Moreover, the IFRP does not deprive petitioner of his due process rights by applying possible "penalties" for not participating in the IFRP. When petitioner signed the IFRP contract setting the amount of payment he would make, he was provided information regarding the potential consequences of a refusal to participate in the IFRP plan, so he received adequate notice of the consequences of not participating. None of the benefits or privileges at issue trigger due process protection under Sandin. See Gaines v. Castillo, supra; Cervantes v. Cruz, 2009 WL 76685, at * 4-5 (D. Minn. Jan. 8, 2009); James v. Quilan , 866 F.2d 627, 630-31 (3d Cir. 1989). Finally, the record indicates that petitioner reasonably can make the $105.00 monthly payment based on his community resources and deposits into his inmate account.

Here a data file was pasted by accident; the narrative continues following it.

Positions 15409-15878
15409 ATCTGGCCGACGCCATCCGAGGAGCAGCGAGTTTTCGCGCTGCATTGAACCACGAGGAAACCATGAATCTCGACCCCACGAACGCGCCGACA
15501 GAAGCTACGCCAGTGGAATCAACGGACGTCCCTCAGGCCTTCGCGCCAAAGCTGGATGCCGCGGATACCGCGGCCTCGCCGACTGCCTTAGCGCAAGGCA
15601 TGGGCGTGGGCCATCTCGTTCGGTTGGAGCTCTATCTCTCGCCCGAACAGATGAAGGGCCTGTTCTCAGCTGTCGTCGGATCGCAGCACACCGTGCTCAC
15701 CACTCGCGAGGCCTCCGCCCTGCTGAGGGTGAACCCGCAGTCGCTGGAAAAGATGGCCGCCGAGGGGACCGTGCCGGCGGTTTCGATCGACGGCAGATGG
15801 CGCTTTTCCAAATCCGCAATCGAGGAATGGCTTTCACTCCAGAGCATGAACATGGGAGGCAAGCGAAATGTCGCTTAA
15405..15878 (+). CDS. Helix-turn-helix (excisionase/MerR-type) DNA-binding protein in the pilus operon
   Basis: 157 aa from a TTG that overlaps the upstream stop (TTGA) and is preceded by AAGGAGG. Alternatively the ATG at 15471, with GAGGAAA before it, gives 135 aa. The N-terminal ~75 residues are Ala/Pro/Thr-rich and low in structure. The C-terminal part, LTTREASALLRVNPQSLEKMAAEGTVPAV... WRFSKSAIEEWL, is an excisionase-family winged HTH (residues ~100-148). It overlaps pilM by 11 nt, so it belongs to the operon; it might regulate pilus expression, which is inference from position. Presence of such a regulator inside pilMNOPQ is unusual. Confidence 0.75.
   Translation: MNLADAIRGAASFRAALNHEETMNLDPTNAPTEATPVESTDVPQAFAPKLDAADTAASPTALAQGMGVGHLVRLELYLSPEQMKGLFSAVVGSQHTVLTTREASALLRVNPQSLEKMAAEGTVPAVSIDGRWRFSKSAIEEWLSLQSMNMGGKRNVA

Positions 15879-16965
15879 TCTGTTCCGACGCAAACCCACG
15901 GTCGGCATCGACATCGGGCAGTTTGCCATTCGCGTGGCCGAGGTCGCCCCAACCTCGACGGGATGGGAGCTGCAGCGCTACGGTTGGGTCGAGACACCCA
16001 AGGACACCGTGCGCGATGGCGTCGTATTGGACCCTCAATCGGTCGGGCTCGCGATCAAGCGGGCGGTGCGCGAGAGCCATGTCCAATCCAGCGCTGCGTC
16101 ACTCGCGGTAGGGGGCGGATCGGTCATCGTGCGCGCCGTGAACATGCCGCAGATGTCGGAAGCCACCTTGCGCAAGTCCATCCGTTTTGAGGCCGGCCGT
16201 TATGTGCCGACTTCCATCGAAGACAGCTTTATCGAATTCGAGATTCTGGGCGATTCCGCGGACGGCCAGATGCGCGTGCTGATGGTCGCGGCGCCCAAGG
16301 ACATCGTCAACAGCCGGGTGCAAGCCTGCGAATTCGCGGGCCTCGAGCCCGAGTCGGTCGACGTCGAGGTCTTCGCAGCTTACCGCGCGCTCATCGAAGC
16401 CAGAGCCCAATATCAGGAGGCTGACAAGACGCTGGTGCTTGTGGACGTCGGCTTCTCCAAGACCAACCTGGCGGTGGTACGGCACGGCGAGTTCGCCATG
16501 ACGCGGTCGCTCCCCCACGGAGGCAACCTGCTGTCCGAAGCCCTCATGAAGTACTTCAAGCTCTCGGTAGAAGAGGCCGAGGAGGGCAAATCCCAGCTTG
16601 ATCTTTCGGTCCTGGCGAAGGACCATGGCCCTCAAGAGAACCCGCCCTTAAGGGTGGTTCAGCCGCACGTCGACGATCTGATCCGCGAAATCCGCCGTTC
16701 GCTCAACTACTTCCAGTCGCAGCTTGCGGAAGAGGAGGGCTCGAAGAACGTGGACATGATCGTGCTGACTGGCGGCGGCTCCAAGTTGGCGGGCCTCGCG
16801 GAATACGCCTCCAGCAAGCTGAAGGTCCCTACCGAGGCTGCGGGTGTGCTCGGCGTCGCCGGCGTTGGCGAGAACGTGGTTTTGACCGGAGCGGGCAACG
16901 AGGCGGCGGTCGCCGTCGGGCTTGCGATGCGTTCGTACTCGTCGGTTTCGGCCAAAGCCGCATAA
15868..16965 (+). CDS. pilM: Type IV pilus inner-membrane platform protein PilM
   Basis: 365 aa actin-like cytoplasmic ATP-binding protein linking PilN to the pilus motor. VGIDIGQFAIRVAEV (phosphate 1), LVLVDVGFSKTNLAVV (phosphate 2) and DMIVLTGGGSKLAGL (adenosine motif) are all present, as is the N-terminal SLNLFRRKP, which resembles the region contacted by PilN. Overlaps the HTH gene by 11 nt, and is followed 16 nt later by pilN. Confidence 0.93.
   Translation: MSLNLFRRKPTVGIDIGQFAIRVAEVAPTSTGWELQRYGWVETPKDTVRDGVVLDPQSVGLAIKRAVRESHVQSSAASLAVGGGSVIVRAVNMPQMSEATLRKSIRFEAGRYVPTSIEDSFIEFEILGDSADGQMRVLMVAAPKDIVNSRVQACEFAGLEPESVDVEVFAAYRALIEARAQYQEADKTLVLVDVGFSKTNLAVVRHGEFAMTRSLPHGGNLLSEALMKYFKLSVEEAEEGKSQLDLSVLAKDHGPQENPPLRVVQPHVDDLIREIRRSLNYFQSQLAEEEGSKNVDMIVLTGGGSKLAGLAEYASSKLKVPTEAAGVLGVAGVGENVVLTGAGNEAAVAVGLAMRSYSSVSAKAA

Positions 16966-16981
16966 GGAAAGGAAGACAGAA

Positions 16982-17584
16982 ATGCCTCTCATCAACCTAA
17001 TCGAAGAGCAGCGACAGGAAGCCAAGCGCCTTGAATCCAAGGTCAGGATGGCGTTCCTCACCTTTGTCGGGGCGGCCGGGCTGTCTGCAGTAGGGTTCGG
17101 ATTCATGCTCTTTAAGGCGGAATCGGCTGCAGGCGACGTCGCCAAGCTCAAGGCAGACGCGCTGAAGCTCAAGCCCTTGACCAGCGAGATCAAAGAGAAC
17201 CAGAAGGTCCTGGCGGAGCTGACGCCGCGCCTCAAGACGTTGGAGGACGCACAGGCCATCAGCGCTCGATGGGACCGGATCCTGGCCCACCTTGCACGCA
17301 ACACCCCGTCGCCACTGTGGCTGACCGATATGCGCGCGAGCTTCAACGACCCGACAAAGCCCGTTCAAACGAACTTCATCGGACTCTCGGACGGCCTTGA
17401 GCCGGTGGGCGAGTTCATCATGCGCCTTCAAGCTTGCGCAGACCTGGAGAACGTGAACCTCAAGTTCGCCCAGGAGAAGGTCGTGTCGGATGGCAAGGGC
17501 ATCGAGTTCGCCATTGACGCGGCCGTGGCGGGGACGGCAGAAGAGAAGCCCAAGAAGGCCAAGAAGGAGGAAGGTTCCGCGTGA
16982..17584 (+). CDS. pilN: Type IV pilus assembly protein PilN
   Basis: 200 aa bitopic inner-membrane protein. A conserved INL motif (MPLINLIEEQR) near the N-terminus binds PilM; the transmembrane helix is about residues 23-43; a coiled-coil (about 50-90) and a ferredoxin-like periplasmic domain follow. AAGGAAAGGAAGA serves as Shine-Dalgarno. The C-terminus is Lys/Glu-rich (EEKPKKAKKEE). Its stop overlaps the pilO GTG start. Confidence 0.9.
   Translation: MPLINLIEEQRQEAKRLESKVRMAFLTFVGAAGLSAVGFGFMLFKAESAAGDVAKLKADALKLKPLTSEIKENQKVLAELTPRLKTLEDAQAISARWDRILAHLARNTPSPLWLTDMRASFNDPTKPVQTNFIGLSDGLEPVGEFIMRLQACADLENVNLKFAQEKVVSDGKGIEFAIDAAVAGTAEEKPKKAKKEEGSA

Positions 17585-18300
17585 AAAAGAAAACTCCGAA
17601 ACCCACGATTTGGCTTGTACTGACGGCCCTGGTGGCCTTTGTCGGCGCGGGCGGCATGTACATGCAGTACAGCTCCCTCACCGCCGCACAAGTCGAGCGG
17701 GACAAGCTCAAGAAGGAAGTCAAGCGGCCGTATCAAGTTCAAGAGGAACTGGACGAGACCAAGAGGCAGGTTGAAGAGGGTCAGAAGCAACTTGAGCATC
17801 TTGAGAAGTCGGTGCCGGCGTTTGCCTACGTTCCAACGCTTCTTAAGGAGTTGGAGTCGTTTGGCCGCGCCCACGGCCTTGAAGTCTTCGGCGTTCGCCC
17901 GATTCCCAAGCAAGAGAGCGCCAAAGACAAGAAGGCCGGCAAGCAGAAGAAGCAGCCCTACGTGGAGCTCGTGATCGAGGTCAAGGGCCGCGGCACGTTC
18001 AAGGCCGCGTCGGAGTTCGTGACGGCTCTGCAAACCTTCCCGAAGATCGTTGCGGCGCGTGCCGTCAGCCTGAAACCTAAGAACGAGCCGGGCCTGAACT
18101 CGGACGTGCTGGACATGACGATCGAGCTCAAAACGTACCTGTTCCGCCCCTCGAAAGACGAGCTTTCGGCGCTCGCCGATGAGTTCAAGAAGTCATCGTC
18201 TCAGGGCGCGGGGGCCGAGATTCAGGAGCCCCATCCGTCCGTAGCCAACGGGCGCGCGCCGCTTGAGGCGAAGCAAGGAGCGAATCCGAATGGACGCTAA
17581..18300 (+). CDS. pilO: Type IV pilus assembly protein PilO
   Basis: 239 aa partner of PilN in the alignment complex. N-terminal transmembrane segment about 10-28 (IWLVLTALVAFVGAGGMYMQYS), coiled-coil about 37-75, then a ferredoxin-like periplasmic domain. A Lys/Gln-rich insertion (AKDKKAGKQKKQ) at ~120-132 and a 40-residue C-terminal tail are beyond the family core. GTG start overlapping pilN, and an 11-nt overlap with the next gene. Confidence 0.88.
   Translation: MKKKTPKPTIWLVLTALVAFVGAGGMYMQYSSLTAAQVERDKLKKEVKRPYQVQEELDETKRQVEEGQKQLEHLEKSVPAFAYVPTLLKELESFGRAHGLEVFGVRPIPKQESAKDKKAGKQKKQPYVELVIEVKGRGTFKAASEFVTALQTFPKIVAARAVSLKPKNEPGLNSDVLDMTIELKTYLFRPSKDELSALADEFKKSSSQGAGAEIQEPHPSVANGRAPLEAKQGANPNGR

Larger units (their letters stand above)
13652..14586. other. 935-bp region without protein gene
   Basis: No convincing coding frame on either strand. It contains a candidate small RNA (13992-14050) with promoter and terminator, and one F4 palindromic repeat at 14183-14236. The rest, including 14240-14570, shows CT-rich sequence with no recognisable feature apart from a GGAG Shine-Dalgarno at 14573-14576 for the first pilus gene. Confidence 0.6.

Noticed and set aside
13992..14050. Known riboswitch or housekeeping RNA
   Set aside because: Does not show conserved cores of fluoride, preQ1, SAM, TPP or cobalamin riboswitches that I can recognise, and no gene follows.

Accordingly, it is ORDERED that the petition for writ of habeas corpus is denied, and this case is dismissed with prejudice.